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- Server-side tracking is not GDPR compliant
- Server-side tracking makes your site faster
- Server-side tracking allows you to bypass ad blockers.
- Server-side tracking increases the volume of conversions
- Server-side tracking is expensive
- Server-side tracking can work without client-side
- Server-side tracking is difficult to install
Server-side tracking seems to be an increasingly popular solution for implementing effective and privacy-respecting user data tracking. However, it is more complex to understand and implement than other solutions, leading to misunderstandings and misconceptions. Here, we debunk seven beliefs about server-side tracking.
Server-side tracking is not GDPR compliant
False! Like traditional client-side tracking, server-side tracking is legal. However, to comply, you must trigger your tags only when the user consents.
In practice, this works like installing traditional analytics/advertising trackers.
Moreover, the CNIL requires a server-side solution if you want to continue using Google Analytics 4. The tool has been made illegal in its initial configuration for data privacy reasons, and proxyfication allows for the purification of specific data.
If you want to learn more about the subject, we have written two articles on consent in a server-side context and the proxyfication of Google Analytics 4.
Server-side tracking makes your site faster
True! One of the significant advantages of server-side tracking is that, in theory, you only need to load a single script from your site. This script will bridge your browser and your tracking server, allowing you to trigger your marketing and analytics tags from your server.
However, this is only theoretical, as some tags must be triggered from the browser, such as the Axeptio tag or Hotjar. Removing the Facebook SDK or the client-side Google Ads tag in favor of a Google Tag Manager Server-Side implementation will save you loading time.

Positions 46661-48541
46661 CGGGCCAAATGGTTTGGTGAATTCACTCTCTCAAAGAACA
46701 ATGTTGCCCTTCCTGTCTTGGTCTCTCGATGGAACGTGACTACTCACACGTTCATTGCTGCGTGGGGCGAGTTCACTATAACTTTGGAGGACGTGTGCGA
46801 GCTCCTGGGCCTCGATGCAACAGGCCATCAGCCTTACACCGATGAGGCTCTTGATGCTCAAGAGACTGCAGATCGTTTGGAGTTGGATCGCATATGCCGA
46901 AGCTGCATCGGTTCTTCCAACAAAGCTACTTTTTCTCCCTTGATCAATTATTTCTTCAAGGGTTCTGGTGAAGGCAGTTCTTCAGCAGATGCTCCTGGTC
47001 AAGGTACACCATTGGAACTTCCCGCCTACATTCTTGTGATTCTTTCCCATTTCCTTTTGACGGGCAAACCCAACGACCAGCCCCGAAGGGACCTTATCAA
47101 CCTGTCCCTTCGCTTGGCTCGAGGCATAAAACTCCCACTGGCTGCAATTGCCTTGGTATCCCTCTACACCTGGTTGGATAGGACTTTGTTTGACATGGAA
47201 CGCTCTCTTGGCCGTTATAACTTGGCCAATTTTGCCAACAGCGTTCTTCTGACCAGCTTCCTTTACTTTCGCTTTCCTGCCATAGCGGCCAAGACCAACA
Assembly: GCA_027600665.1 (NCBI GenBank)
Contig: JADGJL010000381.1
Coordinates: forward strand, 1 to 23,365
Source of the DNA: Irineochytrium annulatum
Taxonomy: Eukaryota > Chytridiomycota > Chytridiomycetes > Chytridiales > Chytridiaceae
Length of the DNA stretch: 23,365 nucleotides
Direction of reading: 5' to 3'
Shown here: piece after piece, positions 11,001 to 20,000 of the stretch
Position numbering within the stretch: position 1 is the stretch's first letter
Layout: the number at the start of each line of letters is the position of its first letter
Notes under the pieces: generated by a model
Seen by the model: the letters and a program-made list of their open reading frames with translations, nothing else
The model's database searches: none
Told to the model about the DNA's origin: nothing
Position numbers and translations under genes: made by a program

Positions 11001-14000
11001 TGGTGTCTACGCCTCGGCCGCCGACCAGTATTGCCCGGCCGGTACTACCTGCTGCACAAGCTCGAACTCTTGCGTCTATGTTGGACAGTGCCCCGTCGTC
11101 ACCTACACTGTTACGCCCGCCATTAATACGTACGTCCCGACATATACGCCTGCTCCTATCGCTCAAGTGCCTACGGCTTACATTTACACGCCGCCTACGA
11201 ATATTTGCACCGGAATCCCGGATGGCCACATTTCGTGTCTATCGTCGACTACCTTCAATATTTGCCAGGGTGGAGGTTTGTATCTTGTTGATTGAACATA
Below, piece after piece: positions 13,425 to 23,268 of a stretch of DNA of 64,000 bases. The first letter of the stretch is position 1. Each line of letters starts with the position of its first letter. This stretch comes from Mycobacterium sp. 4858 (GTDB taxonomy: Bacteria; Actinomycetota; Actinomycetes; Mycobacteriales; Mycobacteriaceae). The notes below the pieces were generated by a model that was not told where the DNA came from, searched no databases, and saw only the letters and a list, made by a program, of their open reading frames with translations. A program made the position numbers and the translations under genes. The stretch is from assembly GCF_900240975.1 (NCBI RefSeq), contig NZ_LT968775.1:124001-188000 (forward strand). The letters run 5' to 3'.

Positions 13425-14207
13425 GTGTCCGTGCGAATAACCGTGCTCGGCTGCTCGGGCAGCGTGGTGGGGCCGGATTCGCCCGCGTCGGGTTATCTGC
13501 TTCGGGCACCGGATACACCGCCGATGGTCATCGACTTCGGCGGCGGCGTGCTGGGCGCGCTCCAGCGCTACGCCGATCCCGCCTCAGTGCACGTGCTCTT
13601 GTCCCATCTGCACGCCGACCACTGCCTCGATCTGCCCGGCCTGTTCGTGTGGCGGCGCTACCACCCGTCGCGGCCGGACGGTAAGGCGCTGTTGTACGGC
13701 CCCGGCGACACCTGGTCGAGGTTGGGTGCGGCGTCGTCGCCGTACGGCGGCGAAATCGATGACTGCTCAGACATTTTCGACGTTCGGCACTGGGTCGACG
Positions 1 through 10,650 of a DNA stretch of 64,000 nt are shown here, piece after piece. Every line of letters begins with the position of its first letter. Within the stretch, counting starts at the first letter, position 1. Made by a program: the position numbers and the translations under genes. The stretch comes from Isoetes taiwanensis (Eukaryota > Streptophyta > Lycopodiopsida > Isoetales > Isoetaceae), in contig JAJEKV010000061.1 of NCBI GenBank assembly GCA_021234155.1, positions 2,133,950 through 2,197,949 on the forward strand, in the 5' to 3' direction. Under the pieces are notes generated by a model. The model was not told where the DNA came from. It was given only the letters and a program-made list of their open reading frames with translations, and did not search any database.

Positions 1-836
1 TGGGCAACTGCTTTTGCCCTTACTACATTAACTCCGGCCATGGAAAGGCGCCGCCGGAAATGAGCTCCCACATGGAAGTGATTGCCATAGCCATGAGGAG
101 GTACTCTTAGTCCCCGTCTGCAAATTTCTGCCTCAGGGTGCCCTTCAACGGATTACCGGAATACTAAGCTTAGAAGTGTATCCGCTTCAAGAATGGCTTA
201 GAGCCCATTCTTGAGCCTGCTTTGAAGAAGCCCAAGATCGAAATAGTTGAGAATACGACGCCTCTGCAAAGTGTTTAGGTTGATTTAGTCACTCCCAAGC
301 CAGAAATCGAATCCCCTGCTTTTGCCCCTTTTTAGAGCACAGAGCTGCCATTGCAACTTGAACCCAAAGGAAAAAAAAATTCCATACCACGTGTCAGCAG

Server-side tracking allows you to bypass ad blockers.
True! Ad blockers can be circumvented through server-side tracking. How? First, understand that these devices block scripts loading with specific words in their terminology, such as tracking, tag, analytics, gtm, and gtag. Therefore, we will have to proxy the loading of these scripts through our tracking server. Your GTM library will be loaded from your server, not your browser and the ad blocker will be none the wiser. If you use Addingwell, our dedicated article explains how to set up this configuration.
Server-side tracking increases the volume of conversions
True, but… we are talking about visible events. Of course, tracking will not increase the number of user conversions. Many blocks, such as ad blockers, Safari’s ITP, and iOS’s ATT, make traditional tracking implementations less effective. Server-side tracking can circumvent these devices, thus allowing more conversions to be reported at endpoints. On average, there are 20% more events on Facebook by installing the conversion API and between 7 and 16% more by avoiding ad blockers.
Server-side tracking is expensive
False! First of all, understand that GTM Server-Side is free. You pay for server hosting; the cost will depend on the number of requests that come to your server.
Using Google’s App Engine servers will impact your budget by at least $140 per month, but solutions like Addingwell have a minimum cost of €70 per month. Spending several thousand euros per month on traffic acquisition will quickly offset this with the additional data collected.
Server-side tracking can work without client-side
Server-side tracking is difficult to install
True, but… there are more and more experts and solutions aimed at simplifying its implementation to make it accessible